Except for the game in San Diego where the Chargers scored 24 points in their first four possessions, I do not blame the other road losses on lethargy. While some of it was poor play and mistakes — especially at Seattle — most of it was stupid play. Some of that existed against Arizona and Cleveland at home, too, except the Ravens got away with it.

    If the Ravens play stupidly or play give-away, the Bengals will pose a problem.

    Now “trending” (very trendy, by the way) is a different thing altogether.

    I like to look at the Aikman Efficiency Ratings. They take five categories Troy Aikman deem as being important, and rates each one of them statistically against a ten-year average heading into each season. If it matches the average, that category gets a 15. Better gets more while the opposing defense gets less. Add the five scores together and you have your offensive and defensive AER for that team for that game.

    AER’s are a far better measure of why a team has won or loss than yards, the way the NFL does it as an official stat. For example, the Bears outgained the Packers on Sunday night 441-363 in yards. If you take the combined NFL ranking using yards only, Green Bay ranks 5th and 31st on offense and defense for an average of 18th. That would be worse than the Redskins’ combined. However, the top nine teams in AER are playoff bound.

    This does NOT indicate upcoming winners and losers. I use two manipulations of these stats to help with predictions but I use six other indicators as well. Nevertheless, trending is what has happened so I have taken the AER’s of Baltimore and Cincinnati for their three five-game stretches so far this year.

    Overall, the Ravens are 79.7 offensively and 84.3 defensively. Their 164.0 is second best behind Green Bay. They are one of only five teams to be above 75.0 both offensively and defensively. Only the 49ers are better than the Ravens defensively, and the Harbaugh teams are the only two over 80.0.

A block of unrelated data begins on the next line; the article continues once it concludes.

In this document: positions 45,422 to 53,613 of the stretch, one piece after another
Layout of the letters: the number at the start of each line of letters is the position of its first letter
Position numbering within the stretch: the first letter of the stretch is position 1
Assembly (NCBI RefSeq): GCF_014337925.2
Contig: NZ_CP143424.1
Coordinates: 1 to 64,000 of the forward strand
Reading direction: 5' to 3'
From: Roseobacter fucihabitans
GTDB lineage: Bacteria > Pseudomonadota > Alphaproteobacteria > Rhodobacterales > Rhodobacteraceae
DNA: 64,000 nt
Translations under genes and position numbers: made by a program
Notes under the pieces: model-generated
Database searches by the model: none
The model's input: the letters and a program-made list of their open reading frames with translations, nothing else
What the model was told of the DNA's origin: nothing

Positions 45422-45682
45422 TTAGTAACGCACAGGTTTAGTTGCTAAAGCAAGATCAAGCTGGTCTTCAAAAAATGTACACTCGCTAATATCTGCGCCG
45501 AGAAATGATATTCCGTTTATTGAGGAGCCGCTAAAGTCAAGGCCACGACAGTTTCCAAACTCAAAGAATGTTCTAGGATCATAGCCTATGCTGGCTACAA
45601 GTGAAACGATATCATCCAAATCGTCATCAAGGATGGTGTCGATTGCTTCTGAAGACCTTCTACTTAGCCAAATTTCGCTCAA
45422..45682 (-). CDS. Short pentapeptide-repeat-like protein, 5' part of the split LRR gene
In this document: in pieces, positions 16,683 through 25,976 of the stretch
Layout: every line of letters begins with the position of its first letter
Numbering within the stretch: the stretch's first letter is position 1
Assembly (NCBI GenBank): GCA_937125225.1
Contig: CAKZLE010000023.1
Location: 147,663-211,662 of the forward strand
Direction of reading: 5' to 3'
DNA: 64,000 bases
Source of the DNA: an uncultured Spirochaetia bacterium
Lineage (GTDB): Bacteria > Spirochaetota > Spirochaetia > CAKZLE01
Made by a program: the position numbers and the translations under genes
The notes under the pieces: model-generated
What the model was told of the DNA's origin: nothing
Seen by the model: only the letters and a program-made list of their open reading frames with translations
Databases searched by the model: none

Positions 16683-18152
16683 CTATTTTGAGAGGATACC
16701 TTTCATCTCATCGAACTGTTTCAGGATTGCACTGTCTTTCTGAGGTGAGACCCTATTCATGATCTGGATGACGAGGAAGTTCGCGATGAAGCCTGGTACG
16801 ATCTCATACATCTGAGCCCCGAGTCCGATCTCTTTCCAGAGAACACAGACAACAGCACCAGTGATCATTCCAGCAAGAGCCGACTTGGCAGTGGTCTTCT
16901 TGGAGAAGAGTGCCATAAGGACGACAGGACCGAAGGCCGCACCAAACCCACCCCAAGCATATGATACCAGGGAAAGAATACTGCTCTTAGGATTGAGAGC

Meanwhile, the Bengals are 75.6 and 73.3. Their 148.9 combined AER is 19th best. Only Oakland and Denver rank lower but have winning records.

    From a trending standpoint, the Ravens on offense in five-game increments are 77.4, 80.4, 81.3 — and upward trend. Defensively, they have trended downwards by going 88.7, 82.3, 81.9 even though their defense still holds an edge over the offense in the most recent third of the season.

    Meanwhile, Cincinnati has gone 76.7, 80.1, 70.0 and 76.3, 68.7, 74.9.

    Baltimore’s combined AER advantage in five-game segments have been 13.1, 13.9, 18.3 better than the Bengals.

    While I haven’t declared yet my pick for any of this week’s games, the evidence indicates the Ravens are trending upwards. Let’s hope the in-game decisions by coaches and players continue to match that.

    (L.J. – Thanks for commenting and very thoughtful analysis!)

  2. Justafan Says:

    I feel that there is to much emphasis on the Ravens seeming inability to win on the road. Championship teams for the most part make hay at home and split on the road. If the Ravens win Sunday, they will end the season 8-0 at home and 4-4 on the road. Not too shabby!

  3. Franchise Says:

    Luke,

    I call your “trending in the wrong karma direction” and raise you with my reverse MOOSH to block your blog with this:

    My Flacco Fu-Man-Chu looks marvelous….”It’s not how you feel, it’s how you look and you look marvelous”—-Ravens #2 Seed in the AFC

    Regards,

    Fernando Lamas